While the following story is a month old, the message of it is what is most important.
New York residents who have dealt with debt collectors know the drill. They call all the time, often at inconvenient hours; they use aggressive tactics or make assertions that likely are not true; and, ultimately, it leaves you feeling like there may be no end in sight to the abuse you are dealing with on a weekly, if not daily, basis.
Well, an Ohio Senator is fed up with the way these collection agencies go about their business. He wrote a letter in early June -- his third in the past 12 months -- to the director of the Consumer financial Protection Bureau, expressing his dissatisfaction with the way debt collectors treat their in-debt individuals.
It does not matter what state the Senator is from; his sentiments are uniform throughout the country, and there are numerous Nyack residents who support the Senator's message. Abusive debt collectors are commonly associated with credit card debt; but medical debt, car loans and mortgages can result in an individual being abused too.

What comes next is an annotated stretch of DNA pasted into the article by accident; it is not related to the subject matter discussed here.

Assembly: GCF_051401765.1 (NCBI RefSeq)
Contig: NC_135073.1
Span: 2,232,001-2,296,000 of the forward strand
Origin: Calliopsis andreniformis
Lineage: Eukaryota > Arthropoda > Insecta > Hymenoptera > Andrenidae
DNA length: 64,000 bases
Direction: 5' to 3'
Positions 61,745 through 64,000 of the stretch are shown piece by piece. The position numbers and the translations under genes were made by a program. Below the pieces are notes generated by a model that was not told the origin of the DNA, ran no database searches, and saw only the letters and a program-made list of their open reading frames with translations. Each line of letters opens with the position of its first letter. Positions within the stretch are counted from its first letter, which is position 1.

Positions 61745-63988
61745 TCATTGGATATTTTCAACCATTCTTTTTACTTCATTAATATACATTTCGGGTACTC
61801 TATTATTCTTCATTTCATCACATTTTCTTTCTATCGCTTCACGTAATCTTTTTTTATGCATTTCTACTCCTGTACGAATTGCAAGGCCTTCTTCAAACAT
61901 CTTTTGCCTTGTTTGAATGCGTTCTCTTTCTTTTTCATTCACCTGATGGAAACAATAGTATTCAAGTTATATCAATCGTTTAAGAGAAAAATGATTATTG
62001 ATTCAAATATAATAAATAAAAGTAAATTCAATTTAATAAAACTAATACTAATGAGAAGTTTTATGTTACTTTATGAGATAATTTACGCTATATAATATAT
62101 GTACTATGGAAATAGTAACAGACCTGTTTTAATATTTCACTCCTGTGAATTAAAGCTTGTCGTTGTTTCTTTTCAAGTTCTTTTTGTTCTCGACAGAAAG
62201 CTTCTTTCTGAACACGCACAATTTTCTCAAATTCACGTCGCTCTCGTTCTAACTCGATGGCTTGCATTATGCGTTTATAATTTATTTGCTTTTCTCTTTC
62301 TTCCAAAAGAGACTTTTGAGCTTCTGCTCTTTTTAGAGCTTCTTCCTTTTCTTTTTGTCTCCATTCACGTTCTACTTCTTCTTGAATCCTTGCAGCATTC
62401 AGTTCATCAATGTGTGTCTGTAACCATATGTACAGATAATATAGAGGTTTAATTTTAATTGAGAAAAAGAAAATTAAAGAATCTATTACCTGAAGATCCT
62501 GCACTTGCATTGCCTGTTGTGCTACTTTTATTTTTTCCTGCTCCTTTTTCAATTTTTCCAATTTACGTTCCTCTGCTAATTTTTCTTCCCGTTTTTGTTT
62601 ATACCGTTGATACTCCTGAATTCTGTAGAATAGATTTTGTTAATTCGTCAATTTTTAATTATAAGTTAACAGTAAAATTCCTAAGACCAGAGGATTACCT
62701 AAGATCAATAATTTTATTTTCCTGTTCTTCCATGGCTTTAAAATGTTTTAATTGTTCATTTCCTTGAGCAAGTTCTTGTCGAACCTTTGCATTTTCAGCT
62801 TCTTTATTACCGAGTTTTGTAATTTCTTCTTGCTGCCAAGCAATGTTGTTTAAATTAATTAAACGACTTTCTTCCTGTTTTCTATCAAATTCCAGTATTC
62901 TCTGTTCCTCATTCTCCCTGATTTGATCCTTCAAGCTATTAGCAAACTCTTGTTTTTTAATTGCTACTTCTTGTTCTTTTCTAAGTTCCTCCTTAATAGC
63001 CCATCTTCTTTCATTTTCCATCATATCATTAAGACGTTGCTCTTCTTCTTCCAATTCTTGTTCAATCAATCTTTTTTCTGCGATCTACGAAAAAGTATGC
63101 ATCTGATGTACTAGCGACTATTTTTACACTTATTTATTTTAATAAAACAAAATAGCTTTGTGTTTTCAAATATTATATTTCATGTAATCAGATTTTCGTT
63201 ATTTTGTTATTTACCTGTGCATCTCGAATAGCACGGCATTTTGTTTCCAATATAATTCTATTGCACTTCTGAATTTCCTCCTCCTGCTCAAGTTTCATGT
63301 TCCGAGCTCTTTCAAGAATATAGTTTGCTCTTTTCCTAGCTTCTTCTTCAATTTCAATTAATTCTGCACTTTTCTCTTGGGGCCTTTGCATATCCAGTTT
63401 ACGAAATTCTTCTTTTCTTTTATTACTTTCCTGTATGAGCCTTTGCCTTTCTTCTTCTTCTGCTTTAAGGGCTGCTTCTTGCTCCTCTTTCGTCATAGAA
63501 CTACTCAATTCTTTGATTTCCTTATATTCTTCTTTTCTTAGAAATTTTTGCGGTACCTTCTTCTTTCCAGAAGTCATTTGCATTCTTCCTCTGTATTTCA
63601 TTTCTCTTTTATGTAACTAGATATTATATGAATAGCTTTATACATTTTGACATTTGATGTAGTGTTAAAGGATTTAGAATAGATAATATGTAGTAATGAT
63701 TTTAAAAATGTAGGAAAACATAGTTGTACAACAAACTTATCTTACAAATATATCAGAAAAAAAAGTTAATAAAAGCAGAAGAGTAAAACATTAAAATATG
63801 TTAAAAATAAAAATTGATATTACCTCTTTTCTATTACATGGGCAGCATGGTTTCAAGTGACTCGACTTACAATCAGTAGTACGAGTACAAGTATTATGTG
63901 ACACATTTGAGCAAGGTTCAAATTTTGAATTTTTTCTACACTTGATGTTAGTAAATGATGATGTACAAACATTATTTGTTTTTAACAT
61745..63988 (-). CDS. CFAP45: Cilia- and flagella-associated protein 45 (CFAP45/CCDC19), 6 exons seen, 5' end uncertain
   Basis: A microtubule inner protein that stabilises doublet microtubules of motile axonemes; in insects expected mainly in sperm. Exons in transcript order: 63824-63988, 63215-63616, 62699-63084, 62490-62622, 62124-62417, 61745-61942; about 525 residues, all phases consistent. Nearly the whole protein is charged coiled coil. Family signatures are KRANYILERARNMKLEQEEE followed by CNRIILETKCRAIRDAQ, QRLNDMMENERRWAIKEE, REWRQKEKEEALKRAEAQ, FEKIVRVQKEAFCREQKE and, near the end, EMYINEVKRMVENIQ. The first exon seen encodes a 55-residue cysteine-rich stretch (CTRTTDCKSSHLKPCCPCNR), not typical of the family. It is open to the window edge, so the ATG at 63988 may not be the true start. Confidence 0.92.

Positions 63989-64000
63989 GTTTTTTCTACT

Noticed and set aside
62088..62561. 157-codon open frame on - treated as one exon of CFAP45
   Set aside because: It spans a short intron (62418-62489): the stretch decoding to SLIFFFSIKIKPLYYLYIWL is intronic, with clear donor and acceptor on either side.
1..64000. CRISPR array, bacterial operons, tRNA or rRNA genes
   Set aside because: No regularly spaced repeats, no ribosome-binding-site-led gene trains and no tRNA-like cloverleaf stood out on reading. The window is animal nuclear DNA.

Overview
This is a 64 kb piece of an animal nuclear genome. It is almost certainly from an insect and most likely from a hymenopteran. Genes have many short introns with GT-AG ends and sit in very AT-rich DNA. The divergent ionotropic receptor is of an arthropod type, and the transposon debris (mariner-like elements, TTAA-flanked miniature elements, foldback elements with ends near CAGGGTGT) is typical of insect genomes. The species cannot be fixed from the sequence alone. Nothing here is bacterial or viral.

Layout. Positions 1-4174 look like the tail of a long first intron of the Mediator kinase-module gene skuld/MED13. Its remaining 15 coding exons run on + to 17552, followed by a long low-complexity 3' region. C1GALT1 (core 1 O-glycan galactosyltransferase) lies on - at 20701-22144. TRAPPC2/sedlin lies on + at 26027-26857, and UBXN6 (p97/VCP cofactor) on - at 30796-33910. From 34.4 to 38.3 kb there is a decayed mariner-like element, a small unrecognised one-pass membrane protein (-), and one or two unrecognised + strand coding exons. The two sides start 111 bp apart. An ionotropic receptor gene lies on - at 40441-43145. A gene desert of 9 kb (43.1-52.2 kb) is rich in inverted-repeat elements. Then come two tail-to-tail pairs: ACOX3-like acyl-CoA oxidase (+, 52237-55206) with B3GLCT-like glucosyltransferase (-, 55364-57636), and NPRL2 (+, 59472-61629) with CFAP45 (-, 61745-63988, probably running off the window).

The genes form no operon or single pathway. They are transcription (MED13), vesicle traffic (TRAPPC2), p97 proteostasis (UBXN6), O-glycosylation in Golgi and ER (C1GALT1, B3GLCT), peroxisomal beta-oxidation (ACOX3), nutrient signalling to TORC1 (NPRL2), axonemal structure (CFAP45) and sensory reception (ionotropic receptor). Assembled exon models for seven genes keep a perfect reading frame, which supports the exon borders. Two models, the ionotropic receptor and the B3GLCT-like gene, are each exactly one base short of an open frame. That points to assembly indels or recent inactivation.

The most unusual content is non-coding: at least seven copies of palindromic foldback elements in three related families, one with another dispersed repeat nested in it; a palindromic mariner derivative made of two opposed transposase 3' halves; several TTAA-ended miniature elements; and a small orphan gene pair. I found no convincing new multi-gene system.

Remember, there is a federal law (the Fair Debt Collection Practices Act) that establishes rules for what debt collectors can and can't do. Collectors can't artificially inflate your debt; they can't embarrass you through media formats to make you pay; they are barred from calling at certain times, and if the in-debt individual requests (in writing) for the calls stop, they must abide by the request; and they cannot misrepresent themselves as law enforcement or as an attorney.
There are numerous other ways in which a debt collector can violate the FDCPA; and if you believe you are a victim of unfair debt collection practices, you can take legal action against the abusive collector.
Source: Columbus Dispatch, "Debt-collection reform urged," Jill Riepenhoff, June 5, 2013